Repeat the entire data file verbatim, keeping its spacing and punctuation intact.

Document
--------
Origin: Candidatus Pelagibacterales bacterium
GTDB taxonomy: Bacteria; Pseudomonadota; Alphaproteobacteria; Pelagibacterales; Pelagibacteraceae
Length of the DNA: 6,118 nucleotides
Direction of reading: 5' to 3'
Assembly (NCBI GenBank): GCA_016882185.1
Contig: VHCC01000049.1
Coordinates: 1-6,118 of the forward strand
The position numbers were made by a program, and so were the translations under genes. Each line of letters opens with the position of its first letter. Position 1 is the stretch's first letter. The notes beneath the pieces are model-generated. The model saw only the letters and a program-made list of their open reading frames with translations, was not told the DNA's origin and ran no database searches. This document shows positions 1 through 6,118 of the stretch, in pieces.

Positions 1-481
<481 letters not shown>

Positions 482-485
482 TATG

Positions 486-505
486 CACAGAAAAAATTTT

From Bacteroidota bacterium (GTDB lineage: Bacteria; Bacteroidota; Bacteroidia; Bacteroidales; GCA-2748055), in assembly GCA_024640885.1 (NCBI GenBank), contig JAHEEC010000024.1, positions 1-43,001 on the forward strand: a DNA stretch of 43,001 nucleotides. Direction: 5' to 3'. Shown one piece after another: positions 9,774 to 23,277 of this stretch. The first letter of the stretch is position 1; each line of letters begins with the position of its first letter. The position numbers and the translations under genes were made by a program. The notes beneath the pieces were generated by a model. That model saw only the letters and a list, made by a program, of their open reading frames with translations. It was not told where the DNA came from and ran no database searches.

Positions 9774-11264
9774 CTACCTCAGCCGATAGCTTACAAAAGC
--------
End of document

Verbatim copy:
Origin: Candidatus Pelagibacterales bacterium
GTDB taxonomy: Bacteria; Pseudomonadota; Alphaproteobacteria; Pelagibacterales; Pelagibacteraceae
Length of the DNA: 6,118 nucleotides
Direction of reading: 5' to 3'
Assembly (NCBI GenBank): GCA_016882185.1
Contig: VHCC01000049.1
Coordinates: 1-6,118 of the forward strand
The position numbers were made by a program, and so were the translations under genes. Each line of letters opens with the position of its first letter. Position 1 is the stretch's first letter. The notes beneath the pieces are model-generated. The model saw only the letters and a program-made list of their open reading frames with translations, was not told the DNA's origin and ran no database searches. This document shows positions 1 through 6,118 of the stretch, in pieces.

Positions 1-481
<481 letters not shown>

Positions 482-485
482 TATG

Positions 486-505
486 CACAGAAAAAATTTT

From Bacteroidota bacterium (GTDB lineage: Bacteria; Bacteroidota; Bacteroidia; Bacteroidales; GCA-2748055), in assembly GCA_024640885.1 (NCBI GenBank), contig JAHEEC010000024.1, positions 1-43,001 on the forward strand: a DNA stretch of 43,001 nucleotides. Direction: 5' to 3'. Shown one piece after another: positions 9,774 to 23,277 of this stretch. The first letter of the stretch is position 1; each line of letters begins with the position of its first letter. The position numbers and the translations under genes were made by a program. The notes beneath the pieces were generated by a model. That model saw only the letters and a list, made by a program, of their open reading frames with translations. It was not told where the DNA came from and ran no database searches.

Positions 9774-11264
9774 CTACCTCAGCCGATAGCTTACAAAAGC